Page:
Skip to main content

Tenant evictions can be a lengthy process that, if not conducted properly, can have legal repercussions. If you’re a landlord in Massachusetts, understanding eviction laws and regulations is critical to ensuring that you’re operating within your rights. 

In the past I have written about how Massachusetts is a tenant friendly state.  In many regards, Massachusetts may even be too tenant friendly, leaving small landlords at a disadvantage when a problem tenant uses the law in bad faith.  This is why, landlords need to proceed with caution when attempting to evict a tenant.

Massachusetts evictions, also known as “summary processes,” are, under Massachusetts’s law, required to be speedy, just, and inexpensive. The follow provides an explanation of the Massachusetts eviction law, including a detailed explanation of grounds for eviction, court procedures, appeals, and your rights as a landlord.

14-Day Notice to Quit

A 14-day notice to quit is the document that is given to a tenant in the case that he has not paid his rent. The document stipulates that the tenant has 14 days to either vacate the property or to pay the amount of rent that is due. The notice to quit must be served to the tenant, meaning that it must be handed to the tenant in person, and not mailed. To do this, the most effective method is to use a constable or sheriff. Additionally, the 14-day notice to quit should be carefully drafted; it is recommended that you seek the services of an attorney to do this.

30-Day Notice to Quit

A 30-day notice to quit is given in the case that a landlord is intending on commencing an eviction that is known as a “no-fault eviction.” A no-fault eviction is conducted in the situation where the landlord wished to have the tenant vacate, although the tenant has not done anything to violate the lease or living agreement. Restrictions to this include any no-fault evictions that are filed on the basis of discrimination.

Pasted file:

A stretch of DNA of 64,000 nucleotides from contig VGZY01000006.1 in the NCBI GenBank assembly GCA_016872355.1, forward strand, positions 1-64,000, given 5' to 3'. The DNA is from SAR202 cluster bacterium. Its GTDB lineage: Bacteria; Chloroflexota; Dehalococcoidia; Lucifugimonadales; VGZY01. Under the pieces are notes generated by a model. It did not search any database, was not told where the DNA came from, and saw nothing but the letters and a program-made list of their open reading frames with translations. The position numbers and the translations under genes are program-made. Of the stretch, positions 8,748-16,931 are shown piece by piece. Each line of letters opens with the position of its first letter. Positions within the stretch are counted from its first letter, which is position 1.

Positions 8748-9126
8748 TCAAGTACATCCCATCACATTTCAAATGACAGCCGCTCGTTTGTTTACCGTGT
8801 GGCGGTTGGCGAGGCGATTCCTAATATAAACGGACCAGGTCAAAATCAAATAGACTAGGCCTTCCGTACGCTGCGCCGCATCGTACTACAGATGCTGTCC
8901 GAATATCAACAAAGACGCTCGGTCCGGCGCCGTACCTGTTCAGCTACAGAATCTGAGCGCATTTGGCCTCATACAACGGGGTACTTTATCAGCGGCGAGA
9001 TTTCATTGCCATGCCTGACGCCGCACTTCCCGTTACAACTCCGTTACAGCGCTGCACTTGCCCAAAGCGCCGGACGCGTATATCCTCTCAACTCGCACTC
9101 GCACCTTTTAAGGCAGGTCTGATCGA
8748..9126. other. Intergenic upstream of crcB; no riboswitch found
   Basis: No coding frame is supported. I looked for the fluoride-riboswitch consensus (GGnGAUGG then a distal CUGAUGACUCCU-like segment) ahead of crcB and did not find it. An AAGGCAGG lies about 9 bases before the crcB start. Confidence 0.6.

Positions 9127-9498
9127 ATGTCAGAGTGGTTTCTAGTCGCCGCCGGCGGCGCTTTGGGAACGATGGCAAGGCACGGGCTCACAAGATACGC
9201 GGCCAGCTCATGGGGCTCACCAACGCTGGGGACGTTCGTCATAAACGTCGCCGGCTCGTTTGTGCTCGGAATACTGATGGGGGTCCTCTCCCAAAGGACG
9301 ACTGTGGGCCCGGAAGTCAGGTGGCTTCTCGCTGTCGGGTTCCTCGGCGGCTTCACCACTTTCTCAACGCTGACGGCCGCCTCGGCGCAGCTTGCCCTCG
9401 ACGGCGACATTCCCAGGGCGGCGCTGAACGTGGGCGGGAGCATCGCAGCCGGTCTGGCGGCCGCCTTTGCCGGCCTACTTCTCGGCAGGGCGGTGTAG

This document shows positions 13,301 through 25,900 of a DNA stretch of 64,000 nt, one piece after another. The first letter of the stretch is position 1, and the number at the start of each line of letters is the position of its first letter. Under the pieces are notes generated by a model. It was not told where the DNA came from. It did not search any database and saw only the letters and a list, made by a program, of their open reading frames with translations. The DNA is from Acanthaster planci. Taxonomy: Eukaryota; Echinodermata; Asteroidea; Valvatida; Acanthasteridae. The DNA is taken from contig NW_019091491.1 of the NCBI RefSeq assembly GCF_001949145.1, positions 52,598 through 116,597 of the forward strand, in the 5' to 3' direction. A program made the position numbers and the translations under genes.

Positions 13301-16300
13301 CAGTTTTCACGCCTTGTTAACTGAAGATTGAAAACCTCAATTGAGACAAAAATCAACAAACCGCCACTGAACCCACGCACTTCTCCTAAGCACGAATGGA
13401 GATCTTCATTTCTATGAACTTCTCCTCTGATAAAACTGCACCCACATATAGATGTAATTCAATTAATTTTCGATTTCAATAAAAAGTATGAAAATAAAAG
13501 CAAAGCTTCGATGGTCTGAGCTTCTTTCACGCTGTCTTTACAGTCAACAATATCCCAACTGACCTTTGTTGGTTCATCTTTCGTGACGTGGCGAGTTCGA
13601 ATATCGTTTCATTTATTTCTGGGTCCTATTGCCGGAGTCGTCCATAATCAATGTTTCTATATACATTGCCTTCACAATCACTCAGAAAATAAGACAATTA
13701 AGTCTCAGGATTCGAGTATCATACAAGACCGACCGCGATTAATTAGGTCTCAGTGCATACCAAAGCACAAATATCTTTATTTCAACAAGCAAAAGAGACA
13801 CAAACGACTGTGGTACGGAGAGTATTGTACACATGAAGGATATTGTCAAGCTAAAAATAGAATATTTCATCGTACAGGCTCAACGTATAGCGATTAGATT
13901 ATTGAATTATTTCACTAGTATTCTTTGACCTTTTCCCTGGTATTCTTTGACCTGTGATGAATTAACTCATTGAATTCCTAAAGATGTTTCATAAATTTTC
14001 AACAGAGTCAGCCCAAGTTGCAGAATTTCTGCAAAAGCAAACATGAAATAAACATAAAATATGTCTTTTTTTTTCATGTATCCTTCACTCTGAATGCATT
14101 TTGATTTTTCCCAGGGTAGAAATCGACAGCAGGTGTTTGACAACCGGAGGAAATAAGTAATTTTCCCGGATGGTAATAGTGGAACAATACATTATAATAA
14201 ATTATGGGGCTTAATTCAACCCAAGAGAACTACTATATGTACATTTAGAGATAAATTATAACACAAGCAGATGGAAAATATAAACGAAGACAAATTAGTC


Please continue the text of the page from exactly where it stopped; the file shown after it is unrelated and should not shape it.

Special Cases for Eviction

There are also some special circumstances in which a tenant may be evicted under Massachusetts eviction law. These special cases are scenarios in which the tenant has violated a lease agreement or engaged in illegal activity, such as drug use or prostitution. In these cases, a special eviction process must take place.

Court Procedure

In order to start an eviction, Massachusetts eviction law requires that the eviction case be filed in either your local District Court or in the Housing Court. In response to the complaint that will be filed by the landlord, the tenant is required to answer the complaint with 7 days. If the tenant does not answer the complaint, he will be required to appear in court.

A tenant does have rights as well, and has a legitimate defense in the case that an invalid notice to quit was given; the rent was increased in disregard to the agreement stipulating rent amounts or increases; the eviction is based on any type of discrimination, including racial discrimination, sexual discrimination, or religious discrimination; or the living arrangement was not kept in adequate condition as required by Massachusetts law. In these situations and in others, the tenant has the right to appeal. The appellate process is often lengthy, and can significantly delay the timeliness in which the eviction occurs. For more information understanding tenant’s rights, read about application fees and pet-rent.

Knowing Your Rights

As a landlord, serving a tenant with notice to quit papers is completely within your right. However, there are things that you cannot legally do. It is not within your right to shut off a tenant’s utilities, change tenant locks or prevent tenant access to the premises, enter a tenant’s rented property without consent and/or handle or remove a tenant’s personal property, or in any other way interfere with a tenant’s use of the property.

In all cases involving eviction, it is highly suggested that the landlord seek the counsel of an experienced eviction attorney. Seeking the advice of an experienced attorney will guarantee that you’re operating within your legal rights, and increase your chances of being successful in your evictions or court cases regarding eviction.

Arthur Hardy-Doubleday

Author Arthur Hardy-Doubleday

Arthur Hardy-Doubleday practices law in Cambridge and Martha's Vineyard Massachusetts. He works in the areas of Real Estate, Personal Injury, and Consumer Protection Law. When not practicing law, Arthur enjoys sailing, hanging out with friends on the beach, and waking his dog "Ridiculous."

More posts by Arthur Hardy-Doubleday
Call Now Button